Itraconazole is the recommended prophylaxis for fungal infections. It is highly effective against Aspergillus species, which is an important pathogen in CGD. In a randomized, double-blind, placebo-controlled crossover study by Gallin et al. [39], 39 enrolled CGD patients had one severe fungal infection in the itraconazole group compared with seven cases in the placebo recipients. Thus, itraconazole is routinely used in patients with CGD.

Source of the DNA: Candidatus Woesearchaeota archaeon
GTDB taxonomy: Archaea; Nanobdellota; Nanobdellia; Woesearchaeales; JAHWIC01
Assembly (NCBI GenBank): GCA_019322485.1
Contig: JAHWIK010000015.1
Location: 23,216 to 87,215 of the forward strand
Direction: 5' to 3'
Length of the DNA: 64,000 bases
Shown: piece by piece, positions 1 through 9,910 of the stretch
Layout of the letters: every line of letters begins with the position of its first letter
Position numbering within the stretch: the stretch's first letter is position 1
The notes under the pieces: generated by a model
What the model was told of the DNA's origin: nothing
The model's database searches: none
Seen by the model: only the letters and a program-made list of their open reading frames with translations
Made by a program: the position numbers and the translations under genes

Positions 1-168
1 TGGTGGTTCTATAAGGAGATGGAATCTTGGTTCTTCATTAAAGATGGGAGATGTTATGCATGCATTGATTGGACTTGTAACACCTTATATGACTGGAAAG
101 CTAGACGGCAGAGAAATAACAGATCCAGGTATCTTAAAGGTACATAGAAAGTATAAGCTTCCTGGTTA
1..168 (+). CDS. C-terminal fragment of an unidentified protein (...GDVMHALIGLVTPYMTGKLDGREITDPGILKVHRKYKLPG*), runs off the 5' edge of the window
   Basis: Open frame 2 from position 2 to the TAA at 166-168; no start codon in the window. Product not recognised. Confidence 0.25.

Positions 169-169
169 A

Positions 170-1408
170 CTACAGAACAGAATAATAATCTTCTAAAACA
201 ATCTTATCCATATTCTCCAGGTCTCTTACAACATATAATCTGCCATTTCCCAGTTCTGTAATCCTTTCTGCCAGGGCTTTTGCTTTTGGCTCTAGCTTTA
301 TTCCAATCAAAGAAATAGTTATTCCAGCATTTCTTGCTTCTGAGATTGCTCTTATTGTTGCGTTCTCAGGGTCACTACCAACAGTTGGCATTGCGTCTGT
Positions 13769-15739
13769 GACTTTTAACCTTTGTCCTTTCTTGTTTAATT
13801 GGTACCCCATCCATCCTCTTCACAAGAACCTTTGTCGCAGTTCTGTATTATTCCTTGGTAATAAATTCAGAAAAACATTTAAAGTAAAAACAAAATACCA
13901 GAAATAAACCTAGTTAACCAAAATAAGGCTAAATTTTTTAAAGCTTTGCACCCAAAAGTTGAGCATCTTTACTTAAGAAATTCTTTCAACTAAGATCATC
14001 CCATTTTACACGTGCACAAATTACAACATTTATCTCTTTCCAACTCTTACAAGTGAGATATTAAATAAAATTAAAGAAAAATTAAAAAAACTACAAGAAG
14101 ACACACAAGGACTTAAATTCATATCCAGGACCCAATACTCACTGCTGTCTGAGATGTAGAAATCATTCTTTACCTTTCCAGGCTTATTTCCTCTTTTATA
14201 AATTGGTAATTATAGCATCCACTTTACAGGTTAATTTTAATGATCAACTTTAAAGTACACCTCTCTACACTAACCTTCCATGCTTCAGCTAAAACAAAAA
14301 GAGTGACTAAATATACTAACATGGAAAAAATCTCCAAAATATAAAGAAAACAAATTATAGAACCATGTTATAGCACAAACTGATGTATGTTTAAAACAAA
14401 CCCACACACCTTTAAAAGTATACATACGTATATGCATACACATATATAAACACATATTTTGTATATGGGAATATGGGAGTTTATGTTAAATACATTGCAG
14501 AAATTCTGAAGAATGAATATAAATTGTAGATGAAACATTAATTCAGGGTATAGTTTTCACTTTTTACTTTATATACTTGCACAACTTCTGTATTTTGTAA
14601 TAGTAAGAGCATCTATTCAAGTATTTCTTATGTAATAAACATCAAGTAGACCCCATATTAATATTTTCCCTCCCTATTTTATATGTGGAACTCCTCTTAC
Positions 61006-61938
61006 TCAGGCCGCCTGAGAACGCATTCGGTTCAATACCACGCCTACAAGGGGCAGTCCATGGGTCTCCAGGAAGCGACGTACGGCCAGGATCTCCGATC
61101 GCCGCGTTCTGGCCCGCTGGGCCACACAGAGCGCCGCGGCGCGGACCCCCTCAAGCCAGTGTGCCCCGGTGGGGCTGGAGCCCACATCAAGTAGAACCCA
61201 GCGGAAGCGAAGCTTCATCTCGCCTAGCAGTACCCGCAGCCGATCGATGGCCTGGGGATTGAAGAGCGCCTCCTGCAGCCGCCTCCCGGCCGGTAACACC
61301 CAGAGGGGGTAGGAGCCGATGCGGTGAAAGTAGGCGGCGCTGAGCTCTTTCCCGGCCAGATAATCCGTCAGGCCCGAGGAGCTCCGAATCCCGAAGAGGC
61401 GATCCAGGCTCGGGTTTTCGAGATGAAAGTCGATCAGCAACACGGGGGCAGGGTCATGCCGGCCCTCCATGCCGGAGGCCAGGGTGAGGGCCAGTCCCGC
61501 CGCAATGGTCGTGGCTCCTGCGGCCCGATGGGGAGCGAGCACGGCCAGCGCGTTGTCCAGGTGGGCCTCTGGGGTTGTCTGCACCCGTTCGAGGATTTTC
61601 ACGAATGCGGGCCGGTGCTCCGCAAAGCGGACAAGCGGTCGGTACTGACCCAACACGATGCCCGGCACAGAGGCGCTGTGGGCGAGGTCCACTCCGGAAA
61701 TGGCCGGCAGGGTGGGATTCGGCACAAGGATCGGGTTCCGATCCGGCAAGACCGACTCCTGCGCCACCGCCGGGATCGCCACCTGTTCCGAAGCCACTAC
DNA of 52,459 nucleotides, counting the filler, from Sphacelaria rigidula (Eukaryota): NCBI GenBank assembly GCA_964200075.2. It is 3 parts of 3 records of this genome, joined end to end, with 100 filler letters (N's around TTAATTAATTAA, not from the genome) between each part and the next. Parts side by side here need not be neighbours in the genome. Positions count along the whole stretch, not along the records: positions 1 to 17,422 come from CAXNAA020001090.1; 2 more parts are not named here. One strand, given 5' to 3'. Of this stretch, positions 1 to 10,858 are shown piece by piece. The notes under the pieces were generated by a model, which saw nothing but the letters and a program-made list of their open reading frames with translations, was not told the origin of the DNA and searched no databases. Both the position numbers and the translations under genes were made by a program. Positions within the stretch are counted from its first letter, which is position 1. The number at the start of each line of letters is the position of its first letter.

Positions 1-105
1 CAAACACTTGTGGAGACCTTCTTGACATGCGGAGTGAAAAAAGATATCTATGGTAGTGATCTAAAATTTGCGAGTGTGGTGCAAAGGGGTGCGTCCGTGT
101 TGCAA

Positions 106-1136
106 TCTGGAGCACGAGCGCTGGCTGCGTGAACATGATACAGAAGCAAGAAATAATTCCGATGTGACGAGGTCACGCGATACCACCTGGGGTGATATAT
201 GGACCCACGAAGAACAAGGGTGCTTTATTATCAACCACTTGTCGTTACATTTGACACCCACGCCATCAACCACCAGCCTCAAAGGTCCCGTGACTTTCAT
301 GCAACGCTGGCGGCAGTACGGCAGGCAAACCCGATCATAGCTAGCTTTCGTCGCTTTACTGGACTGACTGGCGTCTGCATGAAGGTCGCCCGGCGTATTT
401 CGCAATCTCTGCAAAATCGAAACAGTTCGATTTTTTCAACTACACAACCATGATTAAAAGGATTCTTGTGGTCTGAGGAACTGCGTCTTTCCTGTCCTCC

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Interferon Gamma (IFNγ) Prophylaxis Experiments have shown an improvement in phagocyte function following IFNγ injections in-vitro. The efficacy and potential toxicity of IFNγ were evaluated in a cohort of 128 CGD patients in a multicenter, randomized, double-blind, placebocontrolled study [40]. It demonstrated a clear benefit in terms of reduction in infections [IFN group – 14/63, placebo – 30/65 (p = 0.002)]. However, in an Italian multicenter, prospective controlled non-randomised study involving 60 patients, no change in infection rate was noted in CGD patients on IFNγ compared to controls (p = 0.07) [18]. While most European physicians do not use IFNγ prophylaxis routinely in CGD, it is universally prescribed in the USA. Treatment of Acute Infections Antibiotics Unlike that in immune competent individuals, infections in CGD may take weeks to resolve. A prolonged course of antimicrobials is thus warranted. Early identification of infections and prompt initiation of parenteral antimicrobials remains the cornerstone of management. Until culture results are available, broad spectrum antimicrobials that provide coverage to Gram negative (Burkholderia, Serratia) and Gram positive organisms (Staphylococcus) must be initiated. In case of no response in 48 h, empirical antifungal agents (amphotericin/ voriconazole) may be added. Antifungals Injectable amphotericin may be initiated as an empirical initial antifungal treatment in patients with CGD. In case of invasive aspergillosis, voriconazole has been shown to be superior to conventional amphotericin B. Studies have demonstrated the safety of voriconazole in children with CGD. A response rate of up to 55 % has been shown in the difficult-to-treat CNS fungal infections [41]. Thus, voriconazole is currently the drug of choice for invasive aspergillus infections in children with CGD. Fungal infections require prolonged treatment over several months. After the infection has been controlled, patients should be continued on prophylaxis with oral itraconazole or voriconazole to prevent recurrence or reactivation of infection, which is essentially continued for life. Surgery Children with CGD often require drainage of abscesses (cutaneous, lung and liver). Other surgical indications are obstructive complications like hydronephrosis and intestinal obstruction. The operative sites in CGD are at high risk of getting infected, and they heal gradually and may form fistulas.